Once a story is ready to be developed, a white card is placed in the 'Selected for dev' column and waits here until a dev pair is ready to pick them up. At which point they are moved in to 'In dev' until the pair has showcased the story to the QA and BA's satisfaction at which point it moves into dev complete (awaiting QA).
The QAs pick up cards and work on them in the 'In QA' column. Cards NEVER move backwards, if there are bugs to fix a dev pair will move to fix it in the QA column, whatever they were doing will remain in the 'In dev' column. Once the QA is happy with the card it will move into 'QA complete' where the BAs now showcase the story to the product owner before moving it to 'Done'.
The Columns In Detail
Walls I've often worked with in the past have not had a design area on them. This project has a heavy design and UX aspect and so it was important to have this area on the wall so we can all see what features are at which point in the process.
The columns we have here are: 'In visual design' for development of the wireframes and IA; 'In customer testing'; and 'In front end dev' for development of the UX including styling and image creating.
The Analysis columns consist of 'In analysis' which list all the features of the current release (release one is about nine months) we keep stickies on the features (blue cards) to show how complete features are. The 'Selected for dev' column is used for the next stories to be picked up by the dev team (white cards), these stories should have been through the analysis process and be ready for devs to pick up, this column also serves as a heads up for the QAs so they can start getting ready for stories, working out acceptance criteria and so forth with the BAs and devs.
We currently have four dev pairs and so have set our WIP limit to four for the combination of the two dev columns. At the beginning of the project we set the WIP limit to three as we always had a pair on tech tasks, environment set up and the like, but now we are moving into the second half of the first release most of that type of task has been finished. If there are four white cards in the two dev columns the next pair to finish should help out with the testing effort or work on some tech tasks. This helps keep the actual work in progress on the board to a manageable amount.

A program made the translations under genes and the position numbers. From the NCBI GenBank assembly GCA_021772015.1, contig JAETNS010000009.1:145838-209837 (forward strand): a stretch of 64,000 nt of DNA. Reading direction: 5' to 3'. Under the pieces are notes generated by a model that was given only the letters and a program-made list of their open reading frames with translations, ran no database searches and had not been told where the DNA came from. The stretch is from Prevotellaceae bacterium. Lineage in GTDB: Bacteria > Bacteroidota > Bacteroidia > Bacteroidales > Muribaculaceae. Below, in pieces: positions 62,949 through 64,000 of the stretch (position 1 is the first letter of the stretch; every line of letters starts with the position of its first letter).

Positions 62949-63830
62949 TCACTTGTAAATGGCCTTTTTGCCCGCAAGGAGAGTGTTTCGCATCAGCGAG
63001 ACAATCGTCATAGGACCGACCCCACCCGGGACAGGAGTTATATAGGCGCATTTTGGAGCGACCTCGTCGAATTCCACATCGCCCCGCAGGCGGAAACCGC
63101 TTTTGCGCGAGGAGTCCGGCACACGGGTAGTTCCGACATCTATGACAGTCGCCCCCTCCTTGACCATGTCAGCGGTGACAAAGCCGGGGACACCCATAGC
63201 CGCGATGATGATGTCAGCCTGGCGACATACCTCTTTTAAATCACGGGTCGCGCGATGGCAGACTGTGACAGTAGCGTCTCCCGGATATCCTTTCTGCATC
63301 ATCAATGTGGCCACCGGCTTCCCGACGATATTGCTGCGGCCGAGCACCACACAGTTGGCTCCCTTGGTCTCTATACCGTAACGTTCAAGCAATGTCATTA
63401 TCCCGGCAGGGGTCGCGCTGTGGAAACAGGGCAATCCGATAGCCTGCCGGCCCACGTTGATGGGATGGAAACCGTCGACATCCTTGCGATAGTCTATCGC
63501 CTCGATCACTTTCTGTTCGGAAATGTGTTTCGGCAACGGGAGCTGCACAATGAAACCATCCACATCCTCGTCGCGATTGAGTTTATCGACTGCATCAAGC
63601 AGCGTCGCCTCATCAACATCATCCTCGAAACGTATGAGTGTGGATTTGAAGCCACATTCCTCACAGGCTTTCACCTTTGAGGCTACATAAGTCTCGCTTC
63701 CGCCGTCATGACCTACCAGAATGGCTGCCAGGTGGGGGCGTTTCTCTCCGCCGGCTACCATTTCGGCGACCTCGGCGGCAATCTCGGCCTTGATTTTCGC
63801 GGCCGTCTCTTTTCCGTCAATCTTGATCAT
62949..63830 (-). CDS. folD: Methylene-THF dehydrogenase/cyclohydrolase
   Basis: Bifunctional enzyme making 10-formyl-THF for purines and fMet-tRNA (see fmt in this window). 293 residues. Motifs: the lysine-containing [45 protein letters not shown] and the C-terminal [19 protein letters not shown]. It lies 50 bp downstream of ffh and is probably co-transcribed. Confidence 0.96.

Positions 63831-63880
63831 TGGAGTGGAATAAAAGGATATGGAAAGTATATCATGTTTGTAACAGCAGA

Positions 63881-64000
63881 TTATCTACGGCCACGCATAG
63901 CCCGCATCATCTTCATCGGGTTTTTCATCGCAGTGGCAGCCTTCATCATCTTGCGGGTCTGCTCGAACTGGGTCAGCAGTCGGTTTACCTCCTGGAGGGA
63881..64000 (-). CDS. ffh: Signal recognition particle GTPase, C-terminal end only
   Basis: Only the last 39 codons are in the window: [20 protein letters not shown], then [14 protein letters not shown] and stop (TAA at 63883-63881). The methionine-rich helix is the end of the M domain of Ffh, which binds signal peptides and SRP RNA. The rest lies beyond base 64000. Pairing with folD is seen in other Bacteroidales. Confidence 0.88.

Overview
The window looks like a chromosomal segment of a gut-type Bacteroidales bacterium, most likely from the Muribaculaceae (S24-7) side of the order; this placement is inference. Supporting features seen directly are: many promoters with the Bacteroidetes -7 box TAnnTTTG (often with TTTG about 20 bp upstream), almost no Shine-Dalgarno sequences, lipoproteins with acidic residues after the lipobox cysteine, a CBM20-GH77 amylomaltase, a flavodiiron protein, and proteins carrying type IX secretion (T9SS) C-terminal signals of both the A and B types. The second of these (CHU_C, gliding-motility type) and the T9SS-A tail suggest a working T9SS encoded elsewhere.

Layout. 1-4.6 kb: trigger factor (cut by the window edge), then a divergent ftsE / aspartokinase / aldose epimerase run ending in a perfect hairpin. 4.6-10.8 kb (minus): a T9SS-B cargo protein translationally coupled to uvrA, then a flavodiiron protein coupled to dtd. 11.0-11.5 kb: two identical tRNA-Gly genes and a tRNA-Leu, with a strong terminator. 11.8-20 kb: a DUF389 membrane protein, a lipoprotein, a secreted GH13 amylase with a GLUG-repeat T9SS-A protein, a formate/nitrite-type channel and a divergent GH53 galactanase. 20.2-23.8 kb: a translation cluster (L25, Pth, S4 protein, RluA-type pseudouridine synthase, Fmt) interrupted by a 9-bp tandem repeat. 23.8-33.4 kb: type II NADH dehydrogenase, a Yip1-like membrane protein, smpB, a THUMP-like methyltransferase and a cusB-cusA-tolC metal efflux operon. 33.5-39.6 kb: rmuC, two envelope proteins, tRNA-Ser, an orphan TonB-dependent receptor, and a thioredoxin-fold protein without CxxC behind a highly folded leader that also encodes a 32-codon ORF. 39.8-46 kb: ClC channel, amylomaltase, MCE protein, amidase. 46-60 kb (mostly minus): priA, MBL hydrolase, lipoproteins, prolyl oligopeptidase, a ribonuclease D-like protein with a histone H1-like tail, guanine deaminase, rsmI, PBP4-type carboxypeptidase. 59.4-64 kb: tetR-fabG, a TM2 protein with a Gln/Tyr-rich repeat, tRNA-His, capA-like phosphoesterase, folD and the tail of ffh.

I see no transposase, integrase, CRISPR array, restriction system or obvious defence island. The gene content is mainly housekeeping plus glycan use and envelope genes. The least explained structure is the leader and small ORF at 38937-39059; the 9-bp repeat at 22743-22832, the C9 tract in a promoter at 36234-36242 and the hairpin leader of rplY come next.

The 'In QA' column has a WIP limit of two as we have two testers. If a story gets blocked due to a bug then devs need to come and help clear the blockage. The card can NEVER move back into dev and the QA can't pick up a new card from dev complete until the issues are resolved. This focuses attention and ensures that stories progress along the wall in a timly manner, always the empasis on getting completed work 'done done' so that we can claim the points, and move on.
This column contains all the stories finished this week. Done Done. These stories are ready to be showcased to the product owner and will be demoed to the entire client user team (all stakeholders) on the Friday of each week. Every Monday all the cards are removed from this column so we can see what has been finished this week and so that the product owner and other stackholders can see the progress since last Friday's showcase.
- Cumulative Flow
- Weekly Velocity
- Points Burn Up
- Risk Count
- Story points Guide
- Done Done Guide
There are four columns to this section of the wall. The left most three are for 'tech debt', and tech tasks. The right most is for capturing risks and making them more visible.
Column 1 (Things we must do to make the project successful).
Things like integrate with the corporate authentication system, spike asset management or setup performance testing environment.
Column 2 (Things that would enable us to deliver faster)
Includes things like refactor acceptance tests to reduce build time, and optimise windows configuration on all dev machines.
Column 3 (Things that are not essential to the success of the project but will give us a better solution)
Mainly includes lists of refactorings and areas we want to achieve better test coverage.
Column 4 (Risk wall)
Any risk to the project, from integration points, new technology, people, to computers and hardware. Listed in highest risk at the top. The arrow represents whether the risk is increasing or decreasing as time passes.
So that is our wall. It saves us time, keeps us focussed on what's important, and neatly tracks our progress.
How does your team work? I would be interested to know what other types of walls are out there. I've seen a few in my time but there is always another way of doing it - what does your wall do for you?
BA - Business Analyst
IA - Information Architecture
Kanban - http://en.wikipedia.org/wiki/Kanban
Mingle - http://www.thoughtworks-studios.com/mingle-agile-project-management
QA - Quality Analyst
Scrum - http://en.wikipedia.org/wiki/Scrum_(development)
Tech Debt - http://martinfowler.com/bliki/TechnicalDebt.html
TFS - Team Foundation Server
UX - User eXperiance
WIP - Work In Progress
XP - eXtreme Programming - http://en.wikipedia.org/wiki/Extreme_Programming